Courtland also realizes the organization needs a plane. Right now it rents aircraft through its partners Premier Air and Academy of Aviation, a flight school that has locations in Gastonia, as well as White Plains and Farmingdale, New York.
Both let Fly For The Culture rent the planes at a discounted rate. At the pre-Thanksgiving event, Academy of Aviation also opened its facilities to the kids, as well as let its CFIs help with the event, showing the kids the simulator and the airplanes.
One of the CFIs also offered to fly some of the kids, which was allowable under the agreement the organization has with the flight school.
While he’s not a CFI, he says his goal is to recruit “fresh CFIs” looking to build time. It’s another win-win, he says.
The CFIs will help the organization grow, while gaining experience, hours, and volunteer work that they can use on their applications for college and jobs.
The CFIs also have experience dealing with all kinds of new flyers — from those who are excited, to those who are nervous, to those who are terrified.
While many of the kids — and their parents — start the flight terrified, most calm down in just a few minutes, according to Courtland.
“You can see it in some of our videos,” he says. “They’re like, ‘Oh my God, this is fun. This is the best day of my life.’”
When he hears that, he says it’s the greatest feeling ever.
“I’m not only doing what I love, I’m exposing it to someone who probably would have never gotten the chance,” he says. “These kids had never even been to an airport, much less flew in a plane.”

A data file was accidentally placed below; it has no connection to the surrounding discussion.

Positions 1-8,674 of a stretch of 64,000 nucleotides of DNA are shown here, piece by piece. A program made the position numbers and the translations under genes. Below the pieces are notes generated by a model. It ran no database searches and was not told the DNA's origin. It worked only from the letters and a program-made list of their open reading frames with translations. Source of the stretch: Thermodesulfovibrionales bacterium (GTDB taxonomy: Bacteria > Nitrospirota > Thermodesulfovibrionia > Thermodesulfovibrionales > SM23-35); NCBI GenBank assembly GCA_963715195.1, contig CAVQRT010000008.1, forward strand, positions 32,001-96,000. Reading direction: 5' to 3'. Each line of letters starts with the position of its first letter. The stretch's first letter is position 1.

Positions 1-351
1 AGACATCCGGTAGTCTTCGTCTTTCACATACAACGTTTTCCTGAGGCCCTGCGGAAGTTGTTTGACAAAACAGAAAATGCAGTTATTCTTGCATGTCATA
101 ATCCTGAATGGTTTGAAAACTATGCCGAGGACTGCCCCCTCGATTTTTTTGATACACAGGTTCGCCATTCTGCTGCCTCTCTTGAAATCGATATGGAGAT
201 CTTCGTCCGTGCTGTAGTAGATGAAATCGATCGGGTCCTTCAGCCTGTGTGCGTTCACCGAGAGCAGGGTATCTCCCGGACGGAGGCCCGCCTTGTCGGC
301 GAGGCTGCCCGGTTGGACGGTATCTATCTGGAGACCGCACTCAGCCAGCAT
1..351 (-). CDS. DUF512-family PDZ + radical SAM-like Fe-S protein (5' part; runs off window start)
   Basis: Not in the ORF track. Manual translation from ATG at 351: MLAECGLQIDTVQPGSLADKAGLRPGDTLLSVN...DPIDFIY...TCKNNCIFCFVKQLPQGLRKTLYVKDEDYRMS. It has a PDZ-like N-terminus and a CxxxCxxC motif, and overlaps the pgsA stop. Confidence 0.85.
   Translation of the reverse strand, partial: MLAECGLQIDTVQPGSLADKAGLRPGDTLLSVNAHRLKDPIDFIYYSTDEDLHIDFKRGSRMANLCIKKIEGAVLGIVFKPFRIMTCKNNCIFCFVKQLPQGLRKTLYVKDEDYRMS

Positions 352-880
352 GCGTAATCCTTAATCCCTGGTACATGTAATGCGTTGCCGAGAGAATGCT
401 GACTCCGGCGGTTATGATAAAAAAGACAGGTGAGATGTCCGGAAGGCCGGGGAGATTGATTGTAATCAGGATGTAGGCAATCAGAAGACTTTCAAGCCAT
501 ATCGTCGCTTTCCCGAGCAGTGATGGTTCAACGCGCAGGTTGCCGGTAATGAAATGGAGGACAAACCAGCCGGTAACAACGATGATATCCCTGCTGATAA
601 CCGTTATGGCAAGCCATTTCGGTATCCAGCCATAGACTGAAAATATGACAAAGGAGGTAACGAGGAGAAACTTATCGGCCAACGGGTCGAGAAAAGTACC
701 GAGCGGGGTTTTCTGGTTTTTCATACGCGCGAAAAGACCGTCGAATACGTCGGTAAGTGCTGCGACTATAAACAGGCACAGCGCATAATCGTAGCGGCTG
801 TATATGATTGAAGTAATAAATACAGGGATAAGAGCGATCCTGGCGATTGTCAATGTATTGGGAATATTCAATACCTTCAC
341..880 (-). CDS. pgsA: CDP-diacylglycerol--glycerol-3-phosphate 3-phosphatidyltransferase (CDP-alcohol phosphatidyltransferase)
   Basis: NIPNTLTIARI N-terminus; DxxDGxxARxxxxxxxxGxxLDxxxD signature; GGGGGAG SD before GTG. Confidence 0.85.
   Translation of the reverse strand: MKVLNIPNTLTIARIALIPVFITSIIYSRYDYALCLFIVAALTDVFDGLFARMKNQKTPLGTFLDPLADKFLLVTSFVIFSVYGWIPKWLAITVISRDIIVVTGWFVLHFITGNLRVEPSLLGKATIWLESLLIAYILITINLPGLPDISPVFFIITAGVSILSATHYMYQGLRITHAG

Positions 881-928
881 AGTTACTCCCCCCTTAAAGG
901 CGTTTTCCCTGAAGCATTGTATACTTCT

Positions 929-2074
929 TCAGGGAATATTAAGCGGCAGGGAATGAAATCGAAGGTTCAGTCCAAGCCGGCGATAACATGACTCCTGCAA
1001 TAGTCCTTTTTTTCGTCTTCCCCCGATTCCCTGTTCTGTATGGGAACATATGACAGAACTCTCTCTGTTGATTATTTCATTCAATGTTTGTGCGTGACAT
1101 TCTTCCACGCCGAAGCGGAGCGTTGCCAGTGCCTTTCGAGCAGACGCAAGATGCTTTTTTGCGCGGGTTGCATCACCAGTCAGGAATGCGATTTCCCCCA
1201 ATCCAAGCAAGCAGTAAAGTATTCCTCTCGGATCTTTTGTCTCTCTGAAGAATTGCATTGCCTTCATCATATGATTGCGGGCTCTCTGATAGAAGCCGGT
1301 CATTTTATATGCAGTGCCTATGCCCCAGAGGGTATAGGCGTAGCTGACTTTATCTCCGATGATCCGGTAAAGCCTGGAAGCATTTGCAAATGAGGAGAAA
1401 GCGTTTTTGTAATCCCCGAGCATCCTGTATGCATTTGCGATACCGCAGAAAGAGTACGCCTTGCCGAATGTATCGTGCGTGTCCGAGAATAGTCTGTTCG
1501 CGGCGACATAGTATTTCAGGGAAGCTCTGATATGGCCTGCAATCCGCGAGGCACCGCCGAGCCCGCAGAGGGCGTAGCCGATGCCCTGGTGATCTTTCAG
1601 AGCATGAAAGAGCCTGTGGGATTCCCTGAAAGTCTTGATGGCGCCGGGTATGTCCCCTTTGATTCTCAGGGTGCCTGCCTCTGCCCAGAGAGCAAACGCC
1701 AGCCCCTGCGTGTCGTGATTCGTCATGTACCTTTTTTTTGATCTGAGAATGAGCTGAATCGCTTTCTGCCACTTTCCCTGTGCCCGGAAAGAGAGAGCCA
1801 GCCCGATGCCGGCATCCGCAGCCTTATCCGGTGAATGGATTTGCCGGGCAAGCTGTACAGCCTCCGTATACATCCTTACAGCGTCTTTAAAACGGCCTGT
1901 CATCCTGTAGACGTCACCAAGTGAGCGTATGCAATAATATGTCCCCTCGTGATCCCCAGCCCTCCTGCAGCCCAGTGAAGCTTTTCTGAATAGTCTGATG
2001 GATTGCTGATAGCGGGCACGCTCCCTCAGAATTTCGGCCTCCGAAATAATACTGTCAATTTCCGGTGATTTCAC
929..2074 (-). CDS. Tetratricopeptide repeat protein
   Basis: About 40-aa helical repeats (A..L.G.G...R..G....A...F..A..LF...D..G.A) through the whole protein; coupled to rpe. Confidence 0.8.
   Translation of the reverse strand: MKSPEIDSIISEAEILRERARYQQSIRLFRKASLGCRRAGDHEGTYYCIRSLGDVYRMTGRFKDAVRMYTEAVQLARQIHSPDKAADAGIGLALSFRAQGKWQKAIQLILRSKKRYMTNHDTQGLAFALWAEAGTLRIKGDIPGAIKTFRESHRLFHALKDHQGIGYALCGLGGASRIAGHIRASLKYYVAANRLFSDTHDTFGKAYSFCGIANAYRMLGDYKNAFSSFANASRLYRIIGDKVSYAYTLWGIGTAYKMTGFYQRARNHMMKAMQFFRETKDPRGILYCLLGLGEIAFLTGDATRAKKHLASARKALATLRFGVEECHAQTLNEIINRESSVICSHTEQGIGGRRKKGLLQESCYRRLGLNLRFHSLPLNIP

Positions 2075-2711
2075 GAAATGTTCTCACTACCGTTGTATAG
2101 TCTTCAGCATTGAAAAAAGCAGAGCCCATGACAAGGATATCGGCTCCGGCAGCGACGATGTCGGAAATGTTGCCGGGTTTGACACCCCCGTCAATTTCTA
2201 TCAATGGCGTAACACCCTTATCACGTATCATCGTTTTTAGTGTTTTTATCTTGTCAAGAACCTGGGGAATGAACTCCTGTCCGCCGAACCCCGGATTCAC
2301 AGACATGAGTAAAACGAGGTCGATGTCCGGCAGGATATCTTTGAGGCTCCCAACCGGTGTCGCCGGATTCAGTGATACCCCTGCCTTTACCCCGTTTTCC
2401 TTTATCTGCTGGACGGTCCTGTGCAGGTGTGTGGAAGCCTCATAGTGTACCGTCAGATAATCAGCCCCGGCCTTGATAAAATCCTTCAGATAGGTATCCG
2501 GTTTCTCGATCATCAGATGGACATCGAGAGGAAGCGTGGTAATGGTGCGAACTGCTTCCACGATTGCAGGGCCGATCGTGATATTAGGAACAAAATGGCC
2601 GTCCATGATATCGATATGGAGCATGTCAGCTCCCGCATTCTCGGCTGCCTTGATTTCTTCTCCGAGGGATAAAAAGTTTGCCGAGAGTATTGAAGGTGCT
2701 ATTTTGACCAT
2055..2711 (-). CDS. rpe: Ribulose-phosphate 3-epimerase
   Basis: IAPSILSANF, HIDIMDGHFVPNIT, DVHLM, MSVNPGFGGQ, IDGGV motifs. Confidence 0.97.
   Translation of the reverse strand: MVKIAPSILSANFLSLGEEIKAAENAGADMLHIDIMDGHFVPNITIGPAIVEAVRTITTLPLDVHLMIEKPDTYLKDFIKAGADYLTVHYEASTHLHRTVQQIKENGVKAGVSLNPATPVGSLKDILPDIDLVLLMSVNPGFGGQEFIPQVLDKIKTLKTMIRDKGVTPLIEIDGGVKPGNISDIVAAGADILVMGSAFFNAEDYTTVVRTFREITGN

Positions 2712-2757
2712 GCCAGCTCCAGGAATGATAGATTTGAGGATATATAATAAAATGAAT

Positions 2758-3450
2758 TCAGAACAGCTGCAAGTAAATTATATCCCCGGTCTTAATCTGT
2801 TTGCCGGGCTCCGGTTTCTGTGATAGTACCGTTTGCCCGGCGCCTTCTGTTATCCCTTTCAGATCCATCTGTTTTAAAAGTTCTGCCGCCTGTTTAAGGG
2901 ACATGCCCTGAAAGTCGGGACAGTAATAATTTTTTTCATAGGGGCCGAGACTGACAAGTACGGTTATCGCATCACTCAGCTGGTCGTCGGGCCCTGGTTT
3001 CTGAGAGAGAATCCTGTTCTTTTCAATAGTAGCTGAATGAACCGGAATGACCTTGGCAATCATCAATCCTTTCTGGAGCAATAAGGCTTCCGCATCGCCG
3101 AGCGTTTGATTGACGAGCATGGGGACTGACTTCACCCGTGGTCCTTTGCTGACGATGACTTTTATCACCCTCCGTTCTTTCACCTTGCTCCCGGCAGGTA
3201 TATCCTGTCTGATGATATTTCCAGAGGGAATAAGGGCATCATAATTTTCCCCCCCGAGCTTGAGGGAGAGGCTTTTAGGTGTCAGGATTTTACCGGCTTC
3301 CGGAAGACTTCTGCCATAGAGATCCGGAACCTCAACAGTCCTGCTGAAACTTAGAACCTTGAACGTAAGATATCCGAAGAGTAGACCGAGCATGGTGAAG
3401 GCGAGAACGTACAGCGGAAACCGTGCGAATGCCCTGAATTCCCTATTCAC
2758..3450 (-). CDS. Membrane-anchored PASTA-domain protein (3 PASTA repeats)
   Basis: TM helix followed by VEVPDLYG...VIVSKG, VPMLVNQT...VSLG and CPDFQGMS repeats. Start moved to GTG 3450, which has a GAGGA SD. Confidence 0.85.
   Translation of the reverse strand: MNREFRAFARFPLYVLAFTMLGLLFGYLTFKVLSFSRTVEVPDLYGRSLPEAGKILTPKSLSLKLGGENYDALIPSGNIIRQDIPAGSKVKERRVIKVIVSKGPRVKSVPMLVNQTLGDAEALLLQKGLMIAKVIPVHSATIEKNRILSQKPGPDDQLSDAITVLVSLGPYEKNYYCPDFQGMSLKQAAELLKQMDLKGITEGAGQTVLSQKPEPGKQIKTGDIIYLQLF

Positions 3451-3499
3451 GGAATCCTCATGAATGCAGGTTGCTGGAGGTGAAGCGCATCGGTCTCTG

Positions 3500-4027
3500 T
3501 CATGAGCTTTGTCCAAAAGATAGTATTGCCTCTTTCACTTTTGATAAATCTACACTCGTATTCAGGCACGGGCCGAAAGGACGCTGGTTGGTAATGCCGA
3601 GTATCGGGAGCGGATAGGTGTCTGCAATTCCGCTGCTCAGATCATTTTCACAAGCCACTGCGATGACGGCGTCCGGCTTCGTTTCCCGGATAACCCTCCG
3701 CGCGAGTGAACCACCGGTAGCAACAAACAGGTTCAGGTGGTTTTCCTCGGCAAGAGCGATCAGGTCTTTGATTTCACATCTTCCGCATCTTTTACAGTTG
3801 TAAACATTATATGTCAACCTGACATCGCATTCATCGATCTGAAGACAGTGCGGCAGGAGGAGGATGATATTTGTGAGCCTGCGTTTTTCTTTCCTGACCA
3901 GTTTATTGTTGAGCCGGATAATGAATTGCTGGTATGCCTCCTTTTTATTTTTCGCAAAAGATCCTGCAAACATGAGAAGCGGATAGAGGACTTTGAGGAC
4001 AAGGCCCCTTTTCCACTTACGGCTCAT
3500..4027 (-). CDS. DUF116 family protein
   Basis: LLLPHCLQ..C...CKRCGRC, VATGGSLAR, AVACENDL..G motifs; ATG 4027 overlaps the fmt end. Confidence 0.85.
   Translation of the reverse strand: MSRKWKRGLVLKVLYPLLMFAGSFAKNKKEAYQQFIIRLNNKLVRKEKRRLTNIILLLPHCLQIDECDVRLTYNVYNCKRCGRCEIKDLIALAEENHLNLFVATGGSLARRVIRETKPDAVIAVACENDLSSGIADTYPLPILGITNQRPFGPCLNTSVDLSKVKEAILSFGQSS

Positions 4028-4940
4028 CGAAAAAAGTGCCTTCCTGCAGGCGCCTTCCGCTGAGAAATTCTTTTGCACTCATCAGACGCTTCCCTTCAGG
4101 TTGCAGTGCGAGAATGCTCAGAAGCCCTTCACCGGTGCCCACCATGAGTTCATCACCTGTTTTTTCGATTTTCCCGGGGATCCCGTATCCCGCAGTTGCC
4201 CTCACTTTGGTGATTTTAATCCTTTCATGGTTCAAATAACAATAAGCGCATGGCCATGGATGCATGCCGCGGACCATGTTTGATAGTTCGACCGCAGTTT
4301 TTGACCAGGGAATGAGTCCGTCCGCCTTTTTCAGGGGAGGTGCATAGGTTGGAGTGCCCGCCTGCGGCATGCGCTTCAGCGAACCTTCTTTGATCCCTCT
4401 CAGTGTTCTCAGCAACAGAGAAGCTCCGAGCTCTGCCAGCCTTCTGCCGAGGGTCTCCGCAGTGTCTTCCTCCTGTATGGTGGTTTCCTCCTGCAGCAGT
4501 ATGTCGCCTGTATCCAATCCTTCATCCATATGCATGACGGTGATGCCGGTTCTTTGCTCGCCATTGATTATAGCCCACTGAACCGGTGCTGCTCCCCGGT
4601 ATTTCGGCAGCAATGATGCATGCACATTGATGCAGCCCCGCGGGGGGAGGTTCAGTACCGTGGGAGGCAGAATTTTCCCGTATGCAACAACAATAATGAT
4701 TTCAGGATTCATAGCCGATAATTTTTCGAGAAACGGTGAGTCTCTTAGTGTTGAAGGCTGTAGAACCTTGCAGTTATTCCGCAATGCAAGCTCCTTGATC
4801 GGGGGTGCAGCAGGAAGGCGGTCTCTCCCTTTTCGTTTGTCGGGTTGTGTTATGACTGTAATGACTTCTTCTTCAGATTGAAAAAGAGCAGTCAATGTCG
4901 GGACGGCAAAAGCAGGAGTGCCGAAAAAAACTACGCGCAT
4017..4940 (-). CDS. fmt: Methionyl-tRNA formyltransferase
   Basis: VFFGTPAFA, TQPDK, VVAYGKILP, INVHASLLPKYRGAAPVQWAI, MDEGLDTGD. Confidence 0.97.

He notes that many of the kids he’s trying to reach live in really bad neighborhoods.
“They don’t have money for an introductory flight,” he notes. “Some of these kids have parents who don’t even have cars or the ability to get the airport. These kids never get a chance. So I want to go into these neighborhoods and bring them to the airport and expose them to something that they never even thought existed. It’s just giving every kid a chance.”
And those experiences need to happen when the kids are younger, starting around 5, he says. Once they’ve taken flight, the kids’ desire to be pilots can grow as they grow up, he says.
“And when they turn old enough to fly, they really pursue it,” he says.
But he doesn’t limit it to the youngest kids. He’s also reaching out to people who were like him, finishing up high school with no clue what to do next.
“Or you’ve got the kid who’s in college and having second thoughts on the career field they are pursuing,” he says. “And then they look up Fly For The Culture on Instagram because it’s trending and they think, ‘I’ve never thought about that. I want to be a pilot now. And they contact us. That’s happening a lot.”